8 insta-worthy sites to add some dram to your ‘Gram

Dhee Ayn Village, Al Baha

<p>Snap yourself in the Marble Village or pan out for a shot of Dhee Ayn's verdant surrounds </p>
Snap yourself in the Marble Village or pan out for a shot of Dhee Ayn’s verdant surrounds (Visit Saudi)

Glowing white in the sunlight, Dhee Ayn is known as the Marble Village thanks to the rocky marble outcrop it’s built on top of. However, the houses themselves – and there are only fifty or so left today – are made of ordinary pale stone and slate, but still impress. Dating from around 400 years ago (although the village was established around the 10th century) they were left abandoned a few decades ago until Saudi’s Commission for Tourism and National Heritage started a programme to turn this heritage site into a popular destination for visitors. A stroll around its sleepy, picturesque streets is perfect fodder for the ‘Gram.

Hegra, AlUla

<p>The stunning ancient tombs of Hegra  in AlUla will transport your grid to another time </p>
The stunning ancient tombs of Hegra in AlUla will transport your grid to another time (Visit Saudi)

Carved red rock, mysterious origins, ancient tombs and gathering places make up the fascinating archaeological site of Hegra deep within the desert of AlUla. The majority of the remains date back nearly 2,500 years, when the site was a settlement of the ancient Nabatean nomads. There are 111 structures remaining – mostly decorated, monumental tombs – which became Saudi’s first UNESCO World Heritage site in 2008. Come during the day, when the sun throws down elaborate shadows, or at sunset, when the sinking rays render the red sandstone aflame.

Al Naslaa Rock, Tayma

Puzzling, magnificent and gravity-defying are the words that will spring to mind when you get the camera out to capture Al Naslaa Rock. This ancient petroglyph consists of two giant boulders balancing on two small rock platforms with a wafer-thin gap separating them – as if it were once a single boulder which has been cut in half by a laser. Photographs may not do the majesty of this baffling landmark justice, but it’ll sure make for an excellent talking point in the comments section.

Yellow Lake, Al Asfar, Eastern province

<p>Enjoy nature's contrasts at Yellow Lake, where golden dunes meet verdant verges and cool waters </p>
Enjoy nature’s contrasts at Yellow Lake, where golden dunes meet verdant verges and cool waters (Visit Saudi)

This shallow body of water in the wetlands of the Eastern Province is surrounded by sand dunes and lush greenery and is a thriving, diverse habitat for wildlife. During the breeding season, winter birds come to the lake and make excellent subjects for budding wildlife photographers. Getting to the top of the sand dunes can be a bit of a challenge, but your efforts will be rewarded with sensational shots of the serene waters and their vibrant green borders.

Al Balad, Jeddah

<p>Explore Al Balad's entrancing historical centre and capture the colourful buildings </p>
Explore Al Balad’s entrancing historical centre and capture the colourful buildings (Visit Saudi)

Jeddah’s historic centre is famous for its intricately designed houses, built using coral from the depths of the Red Sea and boasting colorful rawasheen balconies – elaborately patterned and painted wooden structures which maximise natural light and air flow – known as mashrabiyyahs. Known as the Gate to Makkah (Mecca), Al Balad is listed as another UNESCO world heritage site. With some of the buildings estimated to be over 400 years old, these elegant structures make a perfect backdrop for photos.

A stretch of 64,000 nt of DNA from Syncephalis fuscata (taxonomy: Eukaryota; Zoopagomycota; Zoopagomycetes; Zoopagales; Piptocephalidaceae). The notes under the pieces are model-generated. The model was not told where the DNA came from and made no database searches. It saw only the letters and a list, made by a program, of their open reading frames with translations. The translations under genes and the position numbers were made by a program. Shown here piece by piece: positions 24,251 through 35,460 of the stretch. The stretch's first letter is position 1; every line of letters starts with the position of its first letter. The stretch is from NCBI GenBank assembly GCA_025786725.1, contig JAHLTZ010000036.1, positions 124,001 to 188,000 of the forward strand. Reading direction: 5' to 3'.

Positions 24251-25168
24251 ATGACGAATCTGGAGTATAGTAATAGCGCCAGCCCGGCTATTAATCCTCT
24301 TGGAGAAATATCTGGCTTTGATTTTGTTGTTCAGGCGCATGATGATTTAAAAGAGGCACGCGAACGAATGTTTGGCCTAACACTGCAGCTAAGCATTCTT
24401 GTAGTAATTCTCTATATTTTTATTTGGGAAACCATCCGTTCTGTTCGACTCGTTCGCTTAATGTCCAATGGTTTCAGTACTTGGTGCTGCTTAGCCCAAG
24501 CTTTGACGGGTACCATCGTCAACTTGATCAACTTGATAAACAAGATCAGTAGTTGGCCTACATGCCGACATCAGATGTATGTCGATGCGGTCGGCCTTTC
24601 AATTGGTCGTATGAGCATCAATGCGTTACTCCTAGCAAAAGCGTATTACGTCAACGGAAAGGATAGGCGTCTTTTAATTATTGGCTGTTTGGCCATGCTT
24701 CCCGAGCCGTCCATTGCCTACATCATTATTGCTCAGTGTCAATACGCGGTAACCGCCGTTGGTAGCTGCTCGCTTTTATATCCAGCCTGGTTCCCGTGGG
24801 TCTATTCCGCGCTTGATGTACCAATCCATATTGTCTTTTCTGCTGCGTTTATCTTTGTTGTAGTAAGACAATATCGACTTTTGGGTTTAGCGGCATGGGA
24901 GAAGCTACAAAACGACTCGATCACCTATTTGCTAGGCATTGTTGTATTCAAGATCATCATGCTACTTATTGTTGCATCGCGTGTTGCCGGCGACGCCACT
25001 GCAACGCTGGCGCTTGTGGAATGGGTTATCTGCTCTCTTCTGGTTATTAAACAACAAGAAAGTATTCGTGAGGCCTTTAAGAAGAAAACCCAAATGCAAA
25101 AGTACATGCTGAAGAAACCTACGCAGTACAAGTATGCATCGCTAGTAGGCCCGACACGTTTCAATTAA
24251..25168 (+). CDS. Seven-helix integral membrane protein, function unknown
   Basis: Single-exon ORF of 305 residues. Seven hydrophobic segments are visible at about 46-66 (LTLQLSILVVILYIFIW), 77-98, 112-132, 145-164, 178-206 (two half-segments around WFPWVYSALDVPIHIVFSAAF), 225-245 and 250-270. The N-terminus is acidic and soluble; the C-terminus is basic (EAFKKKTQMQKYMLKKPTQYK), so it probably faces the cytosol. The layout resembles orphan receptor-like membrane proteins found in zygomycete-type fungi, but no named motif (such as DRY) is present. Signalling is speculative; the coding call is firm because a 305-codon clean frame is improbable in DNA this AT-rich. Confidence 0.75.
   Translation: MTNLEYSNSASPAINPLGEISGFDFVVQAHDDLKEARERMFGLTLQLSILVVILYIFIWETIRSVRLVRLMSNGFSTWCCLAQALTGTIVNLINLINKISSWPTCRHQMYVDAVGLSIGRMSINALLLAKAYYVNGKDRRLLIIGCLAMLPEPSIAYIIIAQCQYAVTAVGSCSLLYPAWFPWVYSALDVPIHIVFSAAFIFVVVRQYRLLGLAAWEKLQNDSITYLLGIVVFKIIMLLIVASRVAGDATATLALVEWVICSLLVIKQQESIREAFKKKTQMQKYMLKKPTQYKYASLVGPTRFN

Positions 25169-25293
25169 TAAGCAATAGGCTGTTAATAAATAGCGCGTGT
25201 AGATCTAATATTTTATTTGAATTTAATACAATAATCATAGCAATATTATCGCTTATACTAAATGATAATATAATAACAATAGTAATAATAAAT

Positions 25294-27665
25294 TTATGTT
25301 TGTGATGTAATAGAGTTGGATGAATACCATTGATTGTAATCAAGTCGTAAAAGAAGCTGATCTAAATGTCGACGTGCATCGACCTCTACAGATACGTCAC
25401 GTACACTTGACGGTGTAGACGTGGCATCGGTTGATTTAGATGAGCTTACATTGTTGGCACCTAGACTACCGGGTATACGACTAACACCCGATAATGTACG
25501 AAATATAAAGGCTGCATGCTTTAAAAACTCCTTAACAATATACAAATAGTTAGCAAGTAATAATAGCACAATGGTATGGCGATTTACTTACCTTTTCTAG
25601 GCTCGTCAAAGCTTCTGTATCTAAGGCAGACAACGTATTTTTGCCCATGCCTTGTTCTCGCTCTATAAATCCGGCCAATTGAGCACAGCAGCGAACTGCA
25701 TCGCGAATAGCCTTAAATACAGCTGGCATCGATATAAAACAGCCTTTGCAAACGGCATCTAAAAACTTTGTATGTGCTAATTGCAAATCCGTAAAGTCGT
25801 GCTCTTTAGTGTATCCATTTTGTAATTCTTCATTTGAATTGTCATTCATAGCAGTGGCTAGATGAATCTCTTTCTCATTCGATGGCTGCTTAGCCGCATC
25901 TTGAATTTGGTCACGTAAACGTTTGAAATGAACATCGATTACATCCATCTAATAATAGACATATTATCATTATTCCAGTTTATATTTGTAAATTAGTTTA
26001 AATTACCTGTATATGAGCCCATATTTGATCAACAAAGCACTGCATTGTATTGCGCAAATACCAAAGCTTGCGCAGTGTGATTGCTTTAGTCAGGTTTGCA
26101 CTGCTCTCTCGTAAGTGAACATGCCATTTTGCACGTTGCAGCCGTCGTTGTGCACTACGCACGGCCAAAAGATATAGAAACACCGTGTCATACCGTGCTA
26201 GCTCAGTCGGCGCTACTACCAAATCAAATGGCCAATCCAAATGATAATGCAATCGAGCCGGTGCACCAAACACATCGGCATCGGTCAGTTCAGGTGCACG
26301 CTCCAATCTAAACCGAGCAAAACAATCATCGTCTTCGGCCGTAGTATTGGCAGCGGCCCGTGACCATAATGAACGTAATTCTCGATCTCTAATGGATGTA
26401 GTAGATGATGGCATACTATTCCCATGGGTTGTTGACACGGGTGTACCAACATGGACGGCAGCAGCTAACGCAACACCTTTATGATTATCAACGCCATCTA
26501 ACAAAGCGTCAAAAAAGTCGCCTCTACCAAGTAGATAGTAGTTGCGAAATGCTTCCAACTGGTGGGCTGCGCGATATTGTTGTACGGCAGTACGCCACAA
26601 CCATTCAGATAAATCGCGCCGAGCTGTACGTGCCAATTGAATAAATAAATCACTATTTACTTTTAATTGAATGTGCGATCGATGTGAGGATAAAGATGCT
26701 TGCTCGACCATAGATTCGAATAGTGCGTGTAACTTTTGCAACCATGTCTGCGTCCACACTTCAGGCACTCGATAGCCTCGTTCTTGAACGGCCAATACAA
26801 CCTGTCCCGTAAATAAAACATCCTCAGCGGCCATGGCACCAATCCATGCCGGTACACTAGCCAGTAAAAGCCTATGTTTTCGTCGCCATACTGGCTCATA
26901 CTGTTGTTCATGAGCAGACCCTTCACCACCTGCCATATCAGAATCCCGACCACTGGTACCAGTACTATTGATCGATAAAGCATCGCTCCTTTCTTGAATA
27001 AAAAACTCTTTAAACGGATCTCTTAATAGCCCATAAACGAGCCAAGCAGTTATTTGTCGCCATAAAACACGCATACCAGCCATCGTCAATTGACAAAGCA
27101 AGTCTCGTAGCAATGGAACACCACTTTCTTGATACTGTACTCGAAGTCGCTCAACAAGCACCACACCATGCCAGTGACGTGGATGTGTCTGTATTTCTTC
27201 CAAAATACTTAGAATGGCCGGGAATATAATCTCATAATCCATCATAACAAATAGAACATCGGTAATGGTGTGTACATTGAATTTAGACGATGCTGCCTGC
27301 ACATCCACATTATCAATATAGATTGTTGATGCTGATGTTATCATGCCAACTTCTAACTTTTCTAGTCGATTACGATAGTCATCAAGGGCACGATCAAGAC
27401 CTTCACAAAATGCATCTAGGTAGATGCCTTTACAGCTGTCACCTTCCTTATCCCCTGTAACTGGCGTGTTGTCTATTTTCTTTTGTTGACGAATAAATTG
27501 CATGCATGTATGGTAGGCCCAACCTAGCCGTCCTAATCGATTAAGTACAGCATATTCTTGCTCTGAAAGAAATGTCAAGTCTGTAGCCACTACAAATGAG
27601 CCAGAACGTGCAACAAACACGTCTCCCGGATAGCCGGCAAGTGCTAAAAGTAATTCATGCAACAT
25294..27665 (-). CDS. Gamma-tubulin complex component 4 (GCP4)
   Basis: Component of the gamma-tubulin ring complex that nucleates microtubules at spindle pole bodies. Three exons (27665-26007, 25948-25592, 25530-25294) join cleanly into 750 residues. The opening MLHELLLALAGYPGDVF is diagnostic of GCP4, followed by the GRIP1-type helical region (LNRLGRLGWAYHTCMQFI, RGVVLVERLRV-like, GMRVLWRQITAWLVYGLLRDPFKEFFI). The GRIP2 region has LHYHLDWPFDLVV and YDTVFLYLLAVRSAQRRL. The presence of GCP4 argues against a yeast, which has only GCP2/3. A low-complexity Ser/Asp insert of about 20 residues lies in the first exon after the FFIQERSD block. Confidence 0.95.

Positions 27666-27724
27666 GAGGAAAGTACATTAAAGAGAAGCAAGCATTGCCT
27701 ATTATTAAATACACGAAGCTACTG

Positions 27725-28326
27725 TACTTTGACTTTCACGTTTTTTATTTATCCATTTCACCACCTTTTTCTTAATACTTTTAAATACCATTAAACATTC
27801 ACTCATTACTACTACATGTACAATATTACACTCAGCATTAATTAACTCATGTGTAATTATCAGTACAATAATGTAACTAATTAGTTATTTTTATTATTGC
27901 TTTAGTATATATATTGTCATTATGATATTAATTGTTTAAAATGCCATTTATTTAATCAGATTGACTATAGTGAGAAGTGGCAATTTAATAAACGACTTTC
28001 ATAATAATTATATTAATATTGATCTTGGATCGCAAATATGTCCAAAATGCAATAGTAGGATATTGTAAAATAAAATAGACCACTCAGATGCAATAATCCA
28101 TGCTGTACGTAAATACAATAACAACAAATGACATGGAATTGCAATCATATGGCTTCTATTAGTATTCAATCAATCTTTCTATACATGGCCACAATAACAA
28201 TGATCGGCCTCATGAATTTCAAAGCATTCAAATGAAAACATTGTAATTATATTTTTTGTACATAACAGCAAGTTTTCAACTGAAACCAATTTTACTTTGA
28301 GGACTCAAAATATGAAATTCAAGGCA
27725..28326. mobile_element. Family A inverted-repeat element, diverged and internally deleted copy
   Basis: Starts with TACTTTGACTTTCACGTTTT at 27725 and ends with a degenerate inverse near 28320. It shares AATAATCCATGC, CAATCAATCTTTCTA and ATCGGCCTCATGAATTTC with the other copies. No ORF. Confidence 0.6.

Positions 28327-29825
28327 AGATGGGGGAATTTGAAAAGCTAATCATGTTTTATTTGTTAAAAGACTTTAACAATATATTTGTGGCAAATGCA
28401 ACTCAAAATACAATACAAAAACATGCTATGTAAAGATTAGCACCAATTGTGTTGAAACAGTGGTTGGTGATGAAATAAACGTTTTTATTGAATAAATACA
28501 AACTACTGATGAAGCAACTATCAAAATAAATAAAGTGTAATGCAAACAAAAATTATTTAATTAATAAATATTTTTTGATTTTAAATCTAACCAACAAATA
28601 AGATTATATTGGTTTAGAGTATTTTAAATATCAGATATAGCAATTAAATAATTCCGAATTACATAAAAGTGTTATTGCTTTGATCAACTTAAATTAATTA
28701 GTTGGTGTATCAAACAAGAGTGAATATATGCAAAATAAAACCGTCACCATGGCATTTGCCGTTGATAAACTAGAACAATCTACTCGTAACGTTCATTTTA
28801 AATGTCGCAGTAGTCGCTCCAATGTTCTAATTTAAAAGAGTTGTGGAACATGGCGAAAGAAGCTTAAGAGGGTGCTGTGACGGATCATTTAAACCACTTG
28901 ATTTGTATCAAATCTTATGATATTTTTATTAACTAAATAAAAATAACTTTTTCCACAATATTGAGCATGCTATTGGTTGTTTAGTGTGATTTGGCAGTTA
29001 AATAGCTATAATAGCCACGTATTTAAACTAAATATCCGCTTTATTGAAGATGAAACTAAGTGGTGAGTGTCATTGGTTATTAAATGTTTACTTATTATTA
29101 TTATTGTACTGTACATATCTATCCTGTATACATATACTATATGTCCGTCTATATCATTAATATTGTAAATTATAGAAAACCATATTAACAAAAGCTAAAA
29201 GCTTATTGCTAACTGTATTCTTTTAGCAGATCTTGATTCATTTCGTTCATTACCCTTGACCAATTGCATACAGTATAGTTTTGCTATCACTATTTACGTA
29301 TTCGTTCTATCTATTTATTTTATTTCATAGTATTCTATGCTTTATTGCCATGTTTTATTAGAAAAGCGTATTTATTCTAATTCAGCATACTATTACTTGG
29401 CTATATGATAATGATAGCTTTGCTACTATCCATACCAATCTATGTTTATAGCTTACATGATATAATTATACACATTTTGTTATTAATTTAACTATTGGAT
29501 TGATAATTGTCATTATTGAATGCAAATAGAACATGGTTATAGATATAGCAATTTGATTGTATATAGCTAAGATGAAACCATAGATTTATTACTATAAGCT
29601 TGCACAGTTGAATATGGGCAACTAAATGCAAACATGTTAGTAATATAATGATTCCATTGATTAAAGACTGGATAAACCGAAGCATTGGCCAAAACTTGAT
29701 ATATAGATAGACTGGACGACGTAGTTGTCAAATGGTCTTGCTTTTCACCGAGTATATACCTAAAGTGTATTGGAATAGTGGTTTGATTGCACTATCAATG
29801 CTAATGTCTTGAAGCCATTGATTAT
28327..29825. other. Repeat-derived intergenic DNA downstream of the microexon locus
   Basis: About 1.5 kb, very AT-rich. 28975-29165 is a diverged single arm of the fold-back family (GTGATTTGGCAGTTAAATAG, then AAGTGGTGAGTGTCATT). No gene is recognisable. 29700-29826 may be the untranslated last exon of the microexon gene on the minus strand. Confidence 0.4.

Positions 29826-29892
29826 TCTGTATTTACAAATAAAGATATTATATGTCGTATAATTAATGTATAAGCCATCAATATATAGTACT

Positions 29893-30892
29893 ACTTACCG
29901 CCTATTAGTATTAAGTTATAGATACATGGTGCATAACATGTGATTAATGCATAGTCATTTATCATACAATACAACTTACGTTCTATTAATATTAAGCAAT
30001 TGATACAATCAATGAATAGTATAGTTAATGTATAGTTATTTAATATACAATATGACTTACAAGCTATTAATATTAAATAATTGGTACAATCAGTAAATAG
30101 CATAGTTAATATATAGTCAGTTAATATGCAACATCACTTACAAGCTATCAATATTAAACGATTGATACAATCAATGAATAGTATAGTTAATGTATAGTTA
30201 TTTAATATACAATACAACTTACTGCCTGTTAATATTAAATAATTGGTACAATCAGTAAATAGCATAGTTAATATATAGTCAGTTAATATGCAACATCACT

Al Wahbah Crater, Hejazi

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(Visit Saudi)

Measuring nearly two and a half miles (4km) wide, and stretching 250m deep, this volcanic crater rewards the time taken to get there with a lunar-like landscape that’s perhaps the most jaw-dropping in Saudi. A two hour drive from Taif, followed by a two hour climb to the top, you’ll end up gazing down into the crater’s heart, where sodium phosphate crystals create a glittering layer visible from the sky. Photo ops include circling the crater’s rim, walking down into its plateau, or visiting the rocky lava fields nearby.

Jacaranda season in Abha, Asir

Majestic, mountainous Abha makes for a dramatic backdrop year round, but in late April and May, the gorgeous blooms of the Jacaranda trees that line the parks and streets create incredible, almost surreal shots that just beg for a #nofilter caption. For more purple prettiness, head to the Wild Iris Flower Fields, Tumair, Riyadh, where a field of these delicate flowers bloom each spring.

Elephant Rock, AlUla

<p>Photographing the majestic beauty of Elephant Rock, a natural sandstone structure in AlUla, is a must </p>
Photographing the majestic beauty of Elephant Rock, a natural sandstone structure in AlUla, is a must (Visit Saudi)

AlUla is scattered with dozens of interesting sandstone rock formations, whittled into unusual shapes by millennia of wind, rain and sand erosion. One of the most famous is Jabal AlFil, also known as Elephant Rock, thanks to its similarity to an elephant whose head and trunk are bending to the ground. It stands 52m high, and its combination of orange, red and brown hues, alongside its dramatic shapes and shadows, make it a worthy addition to your grid.

From its diverse terrain to its thriving art and music scene, Insta-worthy food and natural wonders to travel for, Saudi is ready and waiting for you to discover. For more incredible, off-the-beaten track ideas for sites to see, experiences to try, and places to stay, check out Visit Saudi

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